Foreword Reviews

Russia ’n’ Roll!

The Story of Rock ’n’ Roll – From a Russian Perspective

Clarion Rating: 5 out of 5

Entertaining and informative, this is a perfect volume for fans of classic and international rock music.

Richard Hume’s Russia Rock ’n’ Roll! is a fun international journey through the history of rock music that explores how American rock ‘n’ roll found an audience in Russia, where it helped to democratize the nation before the fall of the Soviet Union.

The book is a collection of Hume’s articles from the British magazine Maggie’s Blue Suede News, organized helpfully by date. While living in Moscow, Hume wrote concert reviews of the musicians who originated rock, including Little Richard, Chuck Berry, and Elvis, as well as reviews and profiles of Russian bands, including the Coral Reefs and the Marshmallows.

The articles deftly connect the rebellion of American rock music to the Russian artistic expression of independence. The prose in Russia Rock ’n’ Roll! is as energetic and exciting as the rock music it covers. Hume’s enthusiasm for the bands he covers is evident when he writes about Russian rock musicians like the Hi-Tones playing rockabilly, the ‘50s mix of rock and swing music. Reviews give helpful details, exploring the musicians’ lives and even their fashion choices, providing insight into the Russian music scene.

Russia Rock ’n’ Roll! is a book about music, but it also touches on Russian history and how music bridged the divide between Russia and America starting in the 1950s. Russian musicians are not the only subjects of articles; American rock pioneers are also profiled in Russia Rock ’n’ Roll!, which compellingly explores how Little Richard, Screamin’ Jay Hawkins, and Chuck Berry broke down racial barriers by being popular black musicians who performed in front of white audiences. The firsthand accounts of their concerts add substance to the short musician profiles and show that rock music can bridge divides in race and culture.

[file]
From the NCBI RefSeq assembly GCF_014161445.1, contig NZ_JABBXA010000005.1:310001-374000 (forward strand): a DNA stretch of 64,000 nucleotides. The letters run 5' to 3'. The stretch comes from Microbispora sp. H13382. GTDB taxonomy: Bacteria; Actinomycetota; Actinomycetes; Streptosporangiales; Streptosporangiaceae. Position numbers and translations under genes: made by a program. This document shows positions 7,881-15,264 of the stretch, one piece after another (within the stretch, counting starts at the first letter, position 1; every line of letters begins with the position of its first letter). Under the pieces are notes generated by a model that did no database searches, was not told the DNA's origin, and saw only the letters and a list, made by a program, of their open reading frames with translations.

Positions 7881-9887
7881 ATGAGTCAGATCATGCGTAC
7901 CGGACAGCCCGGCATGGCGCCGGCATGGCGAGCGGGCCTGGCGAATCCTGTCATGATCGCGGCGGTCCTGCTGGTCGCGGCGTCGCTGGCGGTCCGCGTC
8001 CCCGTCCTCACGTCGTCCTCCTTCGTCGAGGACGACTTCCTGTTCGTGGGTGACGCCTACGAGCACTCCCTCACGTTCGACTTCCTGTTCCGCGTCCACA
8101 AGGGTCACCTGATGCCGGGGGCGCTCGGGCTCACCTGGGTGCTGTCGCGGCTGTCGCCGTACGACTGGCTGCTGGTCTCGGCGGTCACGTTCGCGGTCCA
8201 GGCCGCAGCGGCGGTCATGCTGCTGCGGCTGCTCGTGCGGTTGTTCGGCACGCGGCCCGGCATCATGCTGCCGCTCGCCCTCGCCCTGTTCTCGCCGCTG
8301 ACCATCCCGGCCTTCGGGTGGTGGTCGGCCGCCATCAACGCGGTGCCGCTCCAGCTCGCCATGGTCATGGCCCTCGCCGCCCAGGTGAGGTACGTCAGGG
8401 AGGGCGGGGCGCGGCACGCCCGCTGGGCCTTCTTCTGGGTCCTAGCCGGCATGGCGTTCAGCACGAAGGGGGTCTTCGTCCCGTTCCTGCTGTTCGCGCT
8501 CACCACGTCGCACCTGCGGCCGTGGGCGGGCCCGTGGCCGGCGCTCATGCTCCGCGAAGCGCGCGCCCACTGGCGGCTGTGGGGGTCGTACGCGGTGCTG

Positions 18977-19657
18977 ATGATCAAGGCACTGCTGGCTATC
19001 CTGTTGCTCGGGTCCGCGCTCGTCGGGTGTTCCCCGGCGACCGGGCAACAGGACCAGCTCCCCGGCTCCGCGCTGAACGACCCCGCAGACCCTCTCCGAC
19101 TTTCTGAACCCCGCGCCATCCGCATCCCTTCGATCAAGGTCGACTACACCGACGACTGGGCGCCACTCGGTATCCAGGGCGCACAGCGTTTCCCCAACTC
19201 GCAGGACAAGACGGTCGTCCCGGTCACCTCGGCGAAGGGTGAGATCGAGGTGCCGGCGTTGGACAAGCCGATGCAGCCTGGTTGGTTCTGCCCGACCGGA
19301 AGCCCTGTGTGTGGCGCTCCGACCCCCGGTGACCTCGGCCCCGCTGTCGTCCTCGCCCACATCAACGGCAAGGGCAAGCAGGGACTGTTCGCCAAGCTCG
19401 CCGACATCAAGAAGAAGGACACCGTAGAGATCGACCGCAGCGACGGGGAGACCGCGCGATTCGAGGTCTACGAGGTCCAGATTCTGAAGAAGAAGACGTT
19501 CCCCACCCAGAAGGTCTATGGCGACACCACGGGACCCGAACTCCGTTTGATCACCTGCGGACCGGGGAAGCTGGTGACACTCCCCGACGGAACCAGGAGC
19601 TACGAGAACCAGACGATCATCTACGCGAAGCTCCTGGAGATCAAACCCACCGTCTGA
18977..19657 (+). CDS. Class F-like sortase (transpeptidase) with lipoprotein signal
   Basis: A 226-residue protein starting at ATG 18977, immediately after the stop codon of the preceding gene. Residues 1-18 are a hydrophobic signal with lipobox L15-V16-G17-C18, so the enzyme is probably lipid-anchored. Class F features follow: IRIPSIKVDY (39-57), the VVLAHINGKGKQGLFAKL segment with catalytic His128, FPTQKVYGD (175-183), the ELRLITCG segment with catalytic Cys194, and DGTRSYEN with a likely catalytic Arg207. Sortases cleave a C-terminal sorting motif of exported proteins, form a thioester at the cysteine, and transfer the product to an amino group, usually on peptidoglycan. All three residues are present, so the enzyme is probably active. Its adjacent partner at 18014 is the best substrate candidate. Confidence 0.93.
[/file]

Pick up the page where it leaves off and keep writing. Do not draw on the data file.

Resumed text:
Hume writes about serious topics but also also peppers his articles with jokes, adding lighter tones to the articles. Frequent exclamation points add a feeling of excitement. Stylistically, the text is impeccable, though some musicians are covered more than once in the book.

Pictures showcasing the colorful musicians featured, from their retro costumes to their classic album covers, are vivid and add depth to the articles. Vintage Elvis album covers and black-and-white archival pictures are paired well with concert photos of Russian musicians influenced by Presley. Seeing old and new pictures together punctuates the idea that Russian musicians today are influenced by the past.

Russia Rock ’n’ Roll! is entertaining and informative, making it a perfect volume for fans of classic and international rock music and of the sometimes forgotten originators of rock ‘n’ roll.

Reviewed by Ella Vincent

Disclosure: This article is not an endorsement, but a review. The author of this book provided free copies of the book and paid a small fee to have their book reviewed by a professional reviewer. Foreword Reviews and Clarion Reviews make no guarantee that the author will receive a positive review. Foreword Magazine, Inc. is disclosing this in accordance with the Federal Trade Commission’s 16 CFR, Part 255.

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